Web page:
Vranos's initial complaint in this action consisted of six counts, including defamation against Gaspard, Skinner, and FMC; breach of contract by FMC; violation of the duty of good faith and fair dealing by FMC; violation of the Massachusetts Civil Rights Act against Skinner and FMC; and interference with contractual and advantageous relations by Skinner. The defendants moved to dismiss all counts under Mass. R. Civ. P. 12 (b) (6), 364 Mass. 754 (1974), for failure to state a claim. A Superior Court judge dismissed four of the six counts, and denied the motion to dismiss on the defamation counts.

[Note 12] Specifically, Vranos's complaint and subsequent pleadings allege that Gaspard and Cotter were seeking revenge for Vranos's signing the memorandum of concern about their leadership, and that Skinner was worried that, in light of Vranos's reputation in the community and the proximity of his new hospital to FMC, FMC would lose revenue as a result of Vranos's departure.

[Note 13] Request no. 14 of Vranos's first request for production of documents included: "All documents submitted to the Massachusetts Board of Registration in Medicine, the Vermont Board of Medical Practice, Brattleboro Memorial Hospital, and any other entity concerning plaintiff's summary suspension, including copies of reference letters sent by Drs. Blomstedt and Blacksin to Brattleboro Memorial Hospital." The judge ordered that this request be answered. The judge also ordered responses to related interrogatories, including, for example, no. 1: "In the ten years prior to October 29, 2004, how many summary suspensions were imposed on members of the FMC medical staff?"; no. 3: "In the two years prior to October 29, 2004, how many corrective actions were initiated against members of the FMC medical staff?" The judge grouped such material under the caption "Non-Peer Review Discovery," without further elaboration.

[Note 14] The judge found that Skinner's affidavit describes six categories of documents withheld on the ground of privilege: "(1) Physician incident reports prepared by Gaspard and Cotter; (2) a narrative statement describing the incident prepared by Godek; (3) memoranda to the file following the incident by Skinner 'or by others' and submitted to Skinner, concerning conversations with Gaspard, Cotter, and Vranos; (4) documents submitted to the committee convened pursuant to the bylaws to review the summary suspension and the minutes of a meeting of the summary suspension review committee; (5) documents submitted to the [trustees] concerning the [trustees'] review of summary suspension; and (6) correspondence to the plaintiff concerning the summary suspension, including 'special notice of summary suspension' and a 'notice of final action.' " FMC also produced a privilege log describing sixty-eight documents withheld from production and the privileges cited for each.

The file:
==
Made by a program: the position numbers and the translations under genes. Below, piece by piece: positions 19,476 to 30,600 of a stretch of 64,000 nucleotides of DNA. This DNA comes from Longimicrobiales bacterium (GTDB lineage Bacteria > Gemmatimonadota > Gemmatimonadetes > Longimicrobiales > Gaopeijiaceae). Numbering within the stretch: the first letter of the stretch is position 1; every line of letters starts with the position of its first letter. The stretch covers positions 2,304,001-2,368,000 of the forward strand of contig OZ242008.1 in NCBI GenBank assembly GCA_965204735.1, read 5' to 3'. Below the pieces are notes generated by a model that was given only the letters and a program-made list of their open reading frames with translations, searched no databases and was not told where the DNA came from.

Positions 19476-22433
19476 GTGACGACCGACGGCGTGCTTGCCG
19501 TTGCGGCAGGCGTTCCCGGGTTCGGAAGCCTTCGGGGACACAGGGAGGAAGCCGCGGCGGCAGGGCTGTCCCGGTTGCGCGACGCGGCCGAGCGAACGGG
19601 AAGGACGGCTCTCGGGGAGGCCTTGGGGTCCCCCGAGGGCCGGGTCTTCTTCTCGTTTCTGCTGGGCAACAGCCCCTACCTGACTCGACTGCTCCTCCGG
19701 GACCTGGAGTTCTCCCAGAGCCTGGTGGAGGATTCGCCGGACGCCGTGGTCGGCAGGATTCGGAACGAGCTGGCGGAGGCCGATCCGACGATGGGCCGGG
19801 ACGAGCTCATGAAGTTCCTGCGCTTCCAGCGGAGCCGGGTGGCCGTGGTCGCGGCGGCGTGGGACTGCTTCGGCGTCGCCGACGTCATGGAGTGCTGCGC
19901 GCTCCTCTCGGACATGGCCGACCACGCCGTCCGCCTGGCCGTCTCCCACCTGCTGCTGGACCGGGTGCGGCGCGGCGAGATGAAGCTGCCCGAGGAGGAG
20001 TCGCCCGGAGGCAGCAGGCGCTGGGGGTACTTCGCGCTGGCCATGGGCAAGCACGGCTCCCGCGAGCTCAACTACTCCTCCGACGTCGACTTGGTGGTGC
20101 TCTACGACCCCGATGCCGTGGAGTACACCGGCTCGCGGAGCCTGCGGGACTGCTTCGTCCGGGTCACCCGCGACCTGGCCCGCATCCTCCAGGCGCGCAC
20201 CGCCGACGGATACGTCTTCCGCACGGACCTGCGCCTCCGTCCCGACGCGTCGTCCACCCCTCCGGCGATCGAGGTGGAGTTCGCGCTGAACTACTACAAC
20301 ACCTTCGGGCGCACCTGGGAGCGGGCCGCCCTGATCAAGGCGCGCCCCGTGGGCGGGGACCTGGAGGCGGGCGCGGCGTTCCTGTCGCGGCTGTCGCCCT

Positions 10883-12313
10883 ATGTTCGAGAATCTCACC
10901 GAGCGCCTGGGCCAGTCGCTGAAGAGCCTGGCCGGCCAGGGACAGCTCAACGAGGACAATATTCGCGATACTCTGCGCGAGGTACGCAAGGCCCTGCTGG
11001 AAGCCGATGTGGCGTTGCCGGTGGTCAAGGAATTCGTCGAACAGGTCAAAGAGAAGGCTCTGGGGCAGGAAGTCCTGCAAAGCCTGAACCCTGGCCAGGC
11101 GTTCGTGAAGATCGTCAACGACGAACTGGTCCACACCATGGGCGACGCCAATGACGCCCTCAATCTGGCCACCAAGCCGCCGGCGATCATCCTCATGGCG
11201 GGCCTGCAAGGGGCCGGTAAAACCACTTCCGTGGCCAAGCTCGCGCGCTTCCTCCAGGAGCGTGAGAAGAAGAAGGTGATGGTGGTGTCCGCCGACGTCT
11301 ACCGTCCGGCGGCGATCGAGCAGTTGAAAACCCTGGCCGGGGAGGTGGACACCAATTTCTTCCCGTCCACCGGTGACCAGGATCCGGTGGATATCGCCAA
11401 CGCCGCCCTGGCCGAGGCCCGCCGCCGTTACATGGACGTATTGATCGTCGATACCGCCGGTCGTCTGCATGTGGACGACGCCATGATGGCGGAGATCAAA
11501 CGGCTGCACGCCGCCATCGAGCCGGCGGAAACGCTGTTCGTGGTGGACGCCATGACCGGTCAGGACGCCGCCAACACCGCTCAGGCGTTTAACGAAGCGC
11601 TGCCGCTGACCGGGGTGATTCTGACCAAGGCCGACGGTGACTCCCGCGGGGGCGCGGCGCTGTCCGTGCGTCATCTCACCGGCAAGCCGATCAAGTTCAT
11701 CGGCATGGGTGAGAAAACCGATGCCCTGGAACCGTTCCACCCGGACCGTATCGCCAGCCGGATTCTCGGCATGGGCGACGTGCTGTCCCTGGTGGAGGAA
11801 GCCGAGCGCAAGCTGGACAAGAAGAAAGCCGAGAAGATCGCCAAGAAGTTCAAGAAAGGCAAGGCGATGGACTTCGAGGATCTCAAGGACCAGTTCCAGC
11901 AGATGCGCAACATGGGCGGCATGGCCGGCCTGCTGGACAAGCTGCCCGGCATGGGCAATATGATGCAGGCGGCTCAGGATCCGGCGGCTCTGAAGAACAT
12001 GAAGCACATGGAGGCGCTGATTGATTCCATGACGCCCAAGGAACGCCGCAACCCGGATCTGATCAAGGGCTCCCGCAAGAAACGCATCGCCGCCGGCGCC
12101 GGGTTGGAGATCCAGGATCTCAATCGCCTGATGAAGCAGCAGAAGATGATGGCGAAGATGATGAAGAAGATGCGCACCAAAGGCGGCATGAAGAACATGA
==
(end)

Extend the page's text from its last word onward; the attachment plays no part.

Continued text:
[Note 15] The judge first ordered production of various documents and interrogatories designated by the judge to be "Non-Peer Review Discovery," including those documents relating to credentialing communications. In this category, the judge also ordered FMC to produce Vranos's medical staff file, stating that if FMC contended that the documents in the staff file are protected by peer review, such documents shall be provided to the court for an in camera inspection. Second, the judge ordered production of a subset of documents requested by Vranos relating to the peer review process, but subject to the "single, narrow exception" to the prohibition against discovery. FMC subsequently filed a request for in camera inspection of itemized documents from Vranos's medical staff file. In his order on four posttrial motions, the judge withheld a decision on the issue of in camera inspection pending any order of the Appeals Court. The judge denied FMC's motion for reconsideration, and allowed motions for protective orders for the credentialing documents and business documents.